0
$\begingroup$

Let $\mu$ be a homomorphism and $\alpha$ an endomorphism with appropriate domains and codomains.

Suppose $\alpha (\ker \mu) \subseteq \ker \mu$. Why does this imply that there is some endomorphism $\beta$ such that $\beta \circ \mu = \mu \circ \alpha$?

This seems like something involving the universal property of the kernel.

$\endgroup$
1
  • 1
    $\begingroup$ What's the context? Groups, modules, algebras? $\endgroup$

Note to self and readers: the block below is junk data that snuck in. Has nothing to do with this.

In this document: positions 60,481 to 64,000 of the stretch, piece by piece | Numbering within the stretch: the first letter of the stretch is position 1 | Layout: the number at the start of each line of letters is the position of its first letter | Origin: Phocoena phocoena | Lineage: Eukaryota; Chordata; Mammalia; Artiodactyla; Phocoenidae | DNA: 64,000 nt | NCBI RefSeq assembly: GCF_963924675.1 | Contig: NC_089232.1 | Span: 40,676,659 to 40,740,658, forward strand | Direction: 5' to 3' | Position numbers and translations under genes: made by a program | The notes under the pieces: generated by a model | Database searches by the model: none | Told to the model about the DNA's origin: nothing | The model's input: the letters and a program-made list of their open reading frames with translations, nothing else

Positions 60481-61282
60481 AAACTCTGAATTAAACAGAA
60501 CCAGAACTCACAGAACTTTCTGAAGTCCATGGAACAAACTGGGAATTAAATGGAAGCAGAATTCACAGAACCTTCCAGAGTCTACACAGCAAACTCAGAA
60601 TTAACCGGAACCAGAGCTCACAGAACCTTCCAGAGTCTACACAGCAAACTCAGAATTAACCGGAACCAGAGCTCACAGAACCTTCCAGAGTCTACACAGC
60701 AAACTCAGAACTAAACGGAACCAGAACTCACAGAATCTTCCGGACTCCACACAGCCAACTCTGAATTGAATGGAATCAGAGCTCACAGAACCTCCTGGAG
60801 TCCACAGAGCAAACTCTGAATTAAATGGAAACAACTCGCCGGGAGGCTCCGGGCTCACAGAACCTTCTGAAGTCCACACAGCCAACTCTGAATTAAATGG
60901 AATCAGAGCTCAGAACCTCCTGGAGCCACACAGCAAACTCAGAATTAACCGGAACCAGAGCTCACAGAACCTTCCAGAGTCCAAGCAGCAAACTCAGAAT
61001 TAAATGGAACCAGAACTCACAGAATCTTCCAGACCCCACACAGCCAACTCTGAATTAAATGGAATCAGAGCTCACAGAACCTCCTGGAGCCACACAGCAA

– egreg
    Aug 4, 2016 at 20:56

1 Answer 1

1
$\begingroup$

By the given inclusion, $\mu\circ\alpha$ is $0$ on $\ker\mu$, i.e., $\ker\mu\subseteq \ker(\mu\circ\alpha)$. Hence $\mu\circ\alpha$ factors over $\mu$.

$\endgroup$
0

Your Answer

By clicking “Post Your Answer”, you agree to our terms of service, privacy policy and cookie policy

Not the answer you're looking for? Browse other questions tagged or ask your own question.